About a week ago the RiverParks folks here in Tulsa announced that conditions were finally right and resources available to proceed with a long planned controlled burn on Turkey Mountain Urban Wilderness Park. They closed the park and their partners, the Oklahoma Forest Service executed the prescribed burn. They asked everybody to stay I did. I did cuz I am a rule follower, most of the time, but I went for a bike ride on the adjoining bike trails and took a few photos. And you could see a fire was going and the smoke was dispersing and I could just barely smell the smoke.
They reopened the mountain the next day and of course I had to go check it out and it was interesting. As advertised it was apparently a “cool fire” that just went along the ground burning dead grass, leaves, and underbrush.
I think that the area was only about 12 acres or so. None of the standing trees were damaged from what I can see and they were able to keep the fire contained tightly. They have to have the right combination of temperature, humidity, winds, and other factors to minimize the risk of the fire getting away from them especially in an urban area.
There was a lot of smoldering going on but the RiverParks people said that they were not worried about it as long as it was in the original burned area. The place smelled like Boy Scout campout.
The burns are done to clear out the understory and get rid of invasive species. It reduces the risk of unwanted forest fires by getting rid of “ladder species” vegetation that a wildfire can crawl to get the tree canopy. It’ll open the forest and provide better grazing for deer and opportunities for native trees like oaks to thrive. It’s all part of the Turkey Mountain Master Plan.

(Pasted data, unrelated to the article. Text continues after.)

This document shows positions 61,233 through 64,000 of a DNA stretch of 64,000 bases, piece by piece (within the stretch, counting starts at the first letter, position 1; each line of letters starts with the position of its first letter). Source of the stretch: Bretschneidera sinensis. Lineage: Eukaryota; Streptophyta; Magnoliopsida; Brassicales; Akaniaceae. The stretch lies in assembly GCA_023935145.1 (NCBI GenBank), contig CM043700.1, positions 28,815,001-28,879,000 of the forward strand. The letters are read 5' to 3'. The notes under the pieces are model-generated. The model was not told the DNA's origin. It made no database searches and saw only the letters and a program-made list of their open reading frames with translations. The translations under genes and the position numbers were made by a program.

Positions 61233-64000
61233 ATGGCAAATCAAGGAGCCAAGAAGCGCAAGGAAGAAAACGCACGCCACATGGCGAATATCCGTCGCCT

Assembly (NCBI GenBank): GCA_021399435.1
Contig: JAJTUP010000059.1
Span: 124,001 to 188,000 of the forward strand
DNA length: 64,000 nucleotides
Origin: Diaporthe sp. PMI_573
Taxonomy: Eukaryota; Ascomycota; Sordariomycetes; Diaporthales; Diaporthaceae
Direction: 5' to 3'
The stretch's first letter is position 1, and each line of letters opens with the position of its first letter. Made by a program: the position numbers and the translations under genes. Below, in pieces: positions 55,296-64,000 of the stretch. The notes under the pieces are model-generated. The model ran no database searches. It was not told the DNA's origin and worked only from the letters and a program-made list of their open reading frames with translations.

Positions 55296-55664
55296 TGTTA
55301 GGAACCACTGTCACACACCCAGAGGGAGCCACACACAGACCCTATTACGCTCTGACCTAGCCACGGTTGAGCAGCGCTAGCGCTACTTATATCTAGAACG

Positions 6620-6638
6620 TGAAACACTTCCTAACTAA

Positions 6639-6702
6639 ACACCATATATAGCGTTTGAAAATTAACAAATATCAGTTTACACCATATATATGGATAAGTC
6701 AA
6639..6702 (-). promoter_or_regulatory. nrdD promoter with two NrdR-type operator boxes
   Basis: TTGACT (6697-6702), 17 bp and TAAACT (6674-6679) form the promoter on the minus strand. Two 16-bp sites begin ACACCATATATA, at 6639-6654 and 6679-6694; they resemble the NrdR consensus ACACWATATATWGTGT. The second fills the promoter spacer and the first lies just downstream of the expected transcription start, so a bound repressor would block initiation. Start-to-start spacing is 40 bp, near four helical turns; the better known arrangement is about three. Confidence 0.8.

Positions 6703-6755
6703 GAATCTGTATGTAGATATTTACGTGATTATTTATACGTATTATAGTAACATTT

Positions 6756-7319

So I have heard of prescribed burns before but Turkey Mountain has another tool they are using. It is called “Mastication.” This is where they used machinery called brush shredders to mulch the underbrush and invasive species. I had never heard of this term before but they masticated a small area of Turkey Mountain a few weeks ago. I visited it right afterward when they reopened the area after the work was done. It really opened up the forest. I love the effect.
And with the reopening you could see how the old trails were not well designed and were just kind of drainage ditches. I think they are going to be working on new, more sustainable trails in the area soon.
I had never seen brush cutters in action before but I found this video. It’s kind of a fearsome process to watch but it sure yields great results.
The RiverParks people say that the effect on wildlife is minimal. Both controlled burns and mastication are slow enough that the animals can evade the area. Long term it will provide better habitat for them.
I think they are going to be doing more of these projects as time goes by. Yes, I’m losing some of the fun jungly areas of Turkey Mountain but it will be replaced by a more natural, wildlife friendly vegetation and trees.
I’m linking with Skywatch Friday.